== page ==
1919-1938 / GOLDEN ERA

C-1 Robin

Three Seat High Wing Monoplane

Curtiss C-1 Robin

Service History
Delivered: 1929

Built in 1928, the Robin to its’ advantage, was similar to the popular Spirit of Saint Louis. Curtiss used the OX-5 engine and with over 300 Robins in the air, saw the need for the greater horsepower Challenger engine as well as a seaplane version. By 1930 over 700 Robins were built, at a rate of about 17 per week, and Robins were a familiar sight at airports around the country.

The C-1 carried 50 gallons of fuel for a range of 510 miles or 5 hours of flight. In 1929, the “St Louis Robin” set the endurance record of 420 hours, 21 minutes, almost 18 days by refueling in flight. Dale Jackson, the chief test pilot at Curtiss Airplane, and Forrest O’Brine won the prize money of $31,225.00, plus gifts and a $2,470.00 bonus for the 247 hours added to the previous record of 173 hours.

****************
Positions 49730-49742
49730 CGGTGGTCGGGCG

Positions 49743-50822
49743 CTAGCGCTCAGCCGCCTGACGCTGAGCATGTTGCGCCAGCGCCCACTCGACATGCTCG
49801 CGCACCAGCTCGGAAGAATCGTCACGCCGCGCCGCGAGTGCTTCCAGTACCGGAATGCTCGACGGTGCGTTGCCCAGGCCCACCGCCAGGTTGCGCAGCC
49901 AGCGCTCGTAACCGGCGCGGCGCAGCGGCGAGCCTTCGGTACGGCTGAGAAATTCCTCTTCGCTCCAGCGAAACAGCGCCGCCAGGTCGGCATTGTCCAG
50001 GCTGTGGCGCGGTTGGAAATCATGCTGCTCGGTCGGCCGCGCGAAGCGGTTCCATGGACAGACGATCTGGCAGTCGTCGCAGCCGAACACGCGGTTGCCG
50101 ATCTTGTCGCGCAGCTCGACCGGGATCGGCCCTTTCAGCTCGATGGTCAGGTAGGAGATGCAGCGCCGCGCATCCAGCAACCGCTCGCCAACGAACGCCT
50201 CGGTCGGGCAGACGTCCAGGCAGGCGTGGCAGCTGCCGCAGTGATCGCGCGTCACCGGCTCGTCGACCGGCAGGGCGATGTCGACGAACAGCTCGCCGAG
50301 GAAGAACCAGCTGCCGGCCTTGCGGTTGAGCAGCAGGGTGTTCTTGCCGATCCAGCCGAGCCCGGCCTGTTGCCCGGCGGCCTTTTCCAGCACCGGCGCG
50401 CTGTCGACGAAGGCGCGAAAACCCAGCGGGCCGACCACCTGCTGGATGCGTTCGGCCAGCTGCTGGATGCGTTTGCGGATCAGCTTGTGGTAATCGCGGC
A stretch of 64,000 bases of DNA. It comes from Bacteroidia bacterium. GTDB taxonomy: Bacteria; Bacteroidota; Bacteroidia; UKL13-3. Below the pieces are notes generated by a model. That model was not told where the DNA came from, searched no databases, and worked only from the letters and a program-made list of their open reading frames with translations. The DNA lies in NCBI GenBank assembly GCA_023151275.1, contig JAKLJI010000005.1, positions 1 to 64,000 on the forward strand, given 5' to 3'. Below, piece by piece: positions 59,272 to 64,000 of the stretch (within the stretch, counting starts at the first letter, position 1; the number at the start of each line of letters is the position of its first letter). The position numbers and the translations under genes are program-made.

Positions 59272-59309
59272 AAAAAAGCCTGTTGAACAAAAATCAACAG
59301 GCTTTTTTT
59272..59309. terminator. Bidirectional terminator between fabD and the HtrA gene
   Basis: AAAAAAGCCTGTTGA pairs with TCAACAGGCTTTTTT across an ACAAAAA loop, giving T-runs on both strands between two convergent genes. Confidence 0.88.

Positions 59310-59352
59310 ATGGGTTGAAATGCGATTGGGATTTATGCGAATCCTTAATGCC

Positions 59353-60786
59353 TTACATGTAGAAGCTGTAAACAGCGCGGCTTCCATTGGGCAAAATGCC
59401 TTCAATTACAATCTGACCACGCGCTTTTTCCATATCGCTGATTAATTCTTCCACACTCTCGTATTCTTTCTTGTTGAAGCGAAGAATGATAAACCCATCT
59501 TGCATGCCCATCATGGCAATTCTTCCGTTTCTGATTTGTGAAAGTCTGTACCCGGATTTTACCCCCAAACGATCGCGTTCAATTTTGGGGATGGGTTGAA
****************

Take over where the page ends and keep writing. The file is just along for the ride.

In 1933 after the Stock Market crash, thirty-one year old “Wrong Way Corrigan” purchased a Robin for $325.00. Flying to Ireland without permission, he used the “I flew the wrong way” story that brought him instant acclaim.

Acquired by Yanks in 1985. Restoration was completed in 2003.